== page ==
Future recovery of baleen whales is imperiled by climate change

Chris Brown3, Richard  Matear5, Éva E.  Plagányi2, Anthony J.  Richardson2,4, Viv Tulloch1,2,3

1ARC Centre of Excellence in Environmental Decisions, University of Queensland, St Lucia, Australia, 2CSIRO Oceans and Atmosphere, Queensland BioSciences Precinct (QBP), St Lucia, Australia, 3Australian Rivers Institute, Griffith University, Nathan, Australia, 4Centre for Applications in Natural Resource Mathematics, School of Mathematics and Physics, The University of Queensland, St Lucia, Australia, 5CSIRO Oceans and Atmosphere, Hobart, Australia

Historical harvesting pushed many whale species to the brink of extinction. Although most Southern Hemisphere populations are slowly recovering, the influence of future climate change on their recovery is unknown. We investigate the impacts of two anthropogenic pressures – historical commercial whaling, and future climate change – on populations of baleen whales (blue, fin, humpback, Antarctic minke, Southern right) and their prey (krill and copepods) in the Southern Ocean. We use a climate-biological coupled ‘Model of Intermediate Complexity for Ecosystem Assessments’ (MICE), that links krill and whale population dynamics with climate change drivers, including changes in ocean temperature, primary productivity and sea-ice. Models predict negative future impacts of climate change on krill and all whale species, though the magnitude of impacts on whales differs among populations. Despite initial recovery from historical whaling, models predict concerning declines under climate change, even local extinctions by 2100, for Pacific populations of blue, fin and southern right whales, and Atlantic/Indian fin and humpback whales. Predicted declines were a consequence of reduced prey (copepods/krill) from warming and increasing inter-specific competition between whale species. We model whale population recovery under an alternative scenario whereby whales adapt their migratory patterns to accommodate changing sea-ice in the Antarctic and a shifting prey base. Plasticity in range size and migration was predicted to improve recovery for ice-associated blue and minke whales. Our study highlights the need for ongoing protection to help depleted whale populations recover, as well as local management to ensure the krill prey base remains viable, but this may have limited success without immediate action to reduce emissions.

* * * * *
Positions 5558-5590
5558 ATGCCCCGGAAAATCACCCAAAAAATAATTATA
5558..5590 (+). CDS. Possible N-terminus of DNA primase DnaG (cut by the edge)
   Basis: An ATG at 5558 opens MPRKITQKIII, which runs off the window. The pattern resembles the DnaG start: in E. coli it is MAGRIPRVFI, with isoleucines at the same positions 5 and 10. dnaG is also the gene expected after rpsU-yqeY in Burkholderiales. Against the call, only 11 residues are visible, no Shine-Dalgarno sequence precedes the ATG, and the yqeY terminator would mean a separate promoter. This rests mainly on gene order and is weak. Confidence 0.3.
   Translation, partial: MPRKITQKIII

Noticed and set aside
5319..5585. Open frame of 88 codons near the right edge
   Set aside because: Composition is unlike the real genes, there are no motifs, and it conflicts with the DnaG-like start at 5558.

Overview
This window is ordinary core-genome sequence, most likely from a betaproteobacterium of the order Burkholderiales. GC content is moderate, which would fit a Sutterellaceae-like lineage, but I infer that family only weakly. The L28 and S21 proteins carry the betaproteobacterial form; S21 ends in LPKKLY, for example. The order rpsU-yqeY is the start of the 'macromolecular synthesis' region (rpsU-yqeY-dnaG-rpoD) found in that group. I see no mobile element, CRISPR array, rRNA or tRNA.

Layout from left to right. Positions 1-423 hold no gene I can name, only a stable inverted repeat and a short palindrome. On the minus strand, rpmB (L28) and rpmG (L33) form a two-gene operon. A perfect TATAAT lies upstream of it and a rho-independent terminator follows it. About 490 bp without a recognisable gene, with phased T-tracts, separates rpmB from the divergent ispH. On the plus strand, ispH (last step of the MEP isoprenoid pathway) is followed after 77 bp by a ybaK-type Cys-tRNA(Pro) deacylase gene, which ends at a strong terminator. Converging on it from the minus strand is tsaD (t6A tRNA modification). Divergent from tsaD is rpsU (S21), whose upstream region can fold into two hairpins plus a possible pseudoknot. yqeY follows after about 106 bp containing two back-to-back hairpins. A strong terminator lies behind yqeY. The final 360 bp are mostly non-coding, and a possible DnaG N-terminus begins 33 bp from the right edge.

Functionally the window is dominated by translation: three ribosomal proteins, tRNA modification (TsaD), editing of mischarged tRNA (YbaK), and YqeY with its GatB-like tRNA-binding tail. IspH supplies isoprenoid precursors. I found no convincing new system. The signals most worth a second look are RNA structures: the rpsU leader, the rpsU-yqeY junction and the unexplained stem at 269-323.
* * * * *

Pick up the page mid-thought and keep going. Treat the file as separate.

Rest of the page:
Biography: To be confirmed

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